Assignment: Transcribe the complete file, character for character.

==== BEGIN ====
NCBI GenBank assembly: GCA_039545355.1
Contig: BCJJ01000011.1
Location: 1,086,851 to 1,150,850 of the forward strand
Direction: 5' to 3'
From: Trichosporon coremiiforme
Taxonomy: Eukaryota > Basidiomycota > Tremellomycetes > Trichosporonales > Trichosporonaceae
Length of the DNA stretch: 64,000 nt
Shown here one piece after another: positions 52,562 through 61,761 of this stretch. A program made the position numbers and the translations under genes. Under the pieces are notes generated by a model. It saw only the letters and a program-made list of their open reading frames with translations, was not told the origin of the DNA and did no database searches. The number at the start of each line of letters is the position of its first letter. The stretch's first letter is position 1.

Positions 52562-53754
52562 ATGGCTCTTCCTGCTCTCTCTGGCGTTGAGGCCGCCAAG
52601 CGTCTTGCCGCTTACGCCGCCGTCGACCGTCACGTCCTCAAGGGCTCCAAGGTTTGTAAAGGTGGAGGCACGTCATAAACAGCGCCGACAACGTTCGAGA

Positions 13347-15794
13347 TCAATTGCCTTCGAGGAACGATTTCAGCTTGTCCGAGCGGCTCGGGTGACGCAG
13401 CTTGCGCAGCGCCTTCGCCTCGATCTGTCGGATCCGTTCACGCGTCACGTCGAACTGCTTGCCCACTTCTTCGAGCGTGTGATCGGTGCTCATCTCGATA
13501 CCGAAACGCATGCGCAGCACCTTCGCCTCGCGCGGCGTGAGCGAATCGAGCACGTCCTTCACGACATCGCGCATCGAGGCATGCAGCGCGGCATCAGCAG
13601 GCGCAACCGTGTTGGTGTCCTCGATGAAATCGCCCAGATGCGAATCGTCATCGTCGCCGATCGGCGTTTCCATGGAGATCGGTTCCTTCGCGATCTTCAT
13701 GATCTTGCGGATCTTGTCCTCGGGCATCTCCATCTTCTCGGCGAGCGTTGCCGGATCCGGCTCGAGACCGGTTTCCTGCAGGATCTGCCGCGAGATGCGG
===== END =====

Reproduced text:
NCBI GenBank assembly: GCA_039545355.1
Contig: BCJJ01000011.1
Location: 1,086,851 to 1,150,850 of the forward strand
Direction: 5' to 3'
From: Trichosporon coremiiforme
Taxonomy: Eukaryota > Basidiomycota > Tremellomycetes > Trichosporonales > Trichosporonaceae
Length of the DNA stretch: 64,000 nt
Shown here one piece after another: positions 52,562 through 61,761 of this stretch. A program made the position numbers and the translations under genes. Under the pieces are notes generated by a model. It saw only the letters and a program-made list of their open reading frames with translations, was not told the origin of the DNA and did no database searches. The number at the start of each line of letters is the position of its first letter. The stretch's first letter is position 1.

Positions 52562-53754
52562 ATGGCTCTTCCTGCTCTCTCTGGCGTTGAGGCCGCCAAG
52601 CGTCTTGCCGCTTACGCCGCCGTCGACCGTCACGTCCTCAAGGGCTCCAAGGTTTGTAAAGGTGGAGGCACGTCATAAACAGCGCCGACAACGTTCGAGA

Positions 13347-15794
13347 TCAATTGCCTTCGAGGAACGATTTCAGCTTGTCCGAGCGGCTCGGGTGACGCAG
13401 CTTGCGCAGCGCCTTCGCCTCGATCTGTCGGATCCGTTCACGCGTCACGTCGAACTGCTTGCCCACTTCTTCGAGCGTGTGATCGGTGCTCATCTCGATA
13501 CCGAAACGCATGCGCAGCACCTTCGCCTCGCGCGGCGTGAGCGAATCGAGCACGTCCTTCACGACATCGCGCATCGAGGCATGCAGCGCGGCATCAGCAG
13601 GCGCAACCGTGTTGGTGTCCTCGATGAAATCGCCCAGATGCGAATCGTCATCGTCGCCGATCGGCGTTTCCATGGAGATCGGTTCCTTCGCGATCTTCAT
13701 GATCTTGCGGATCTTGTCCTCGGGCATCTCCATCTTCTCGGCGAGCGTTGCCGGATCCGGCTCGAGACCGGTTTCCTGCAGGATCTGCCGCGAGATGCGG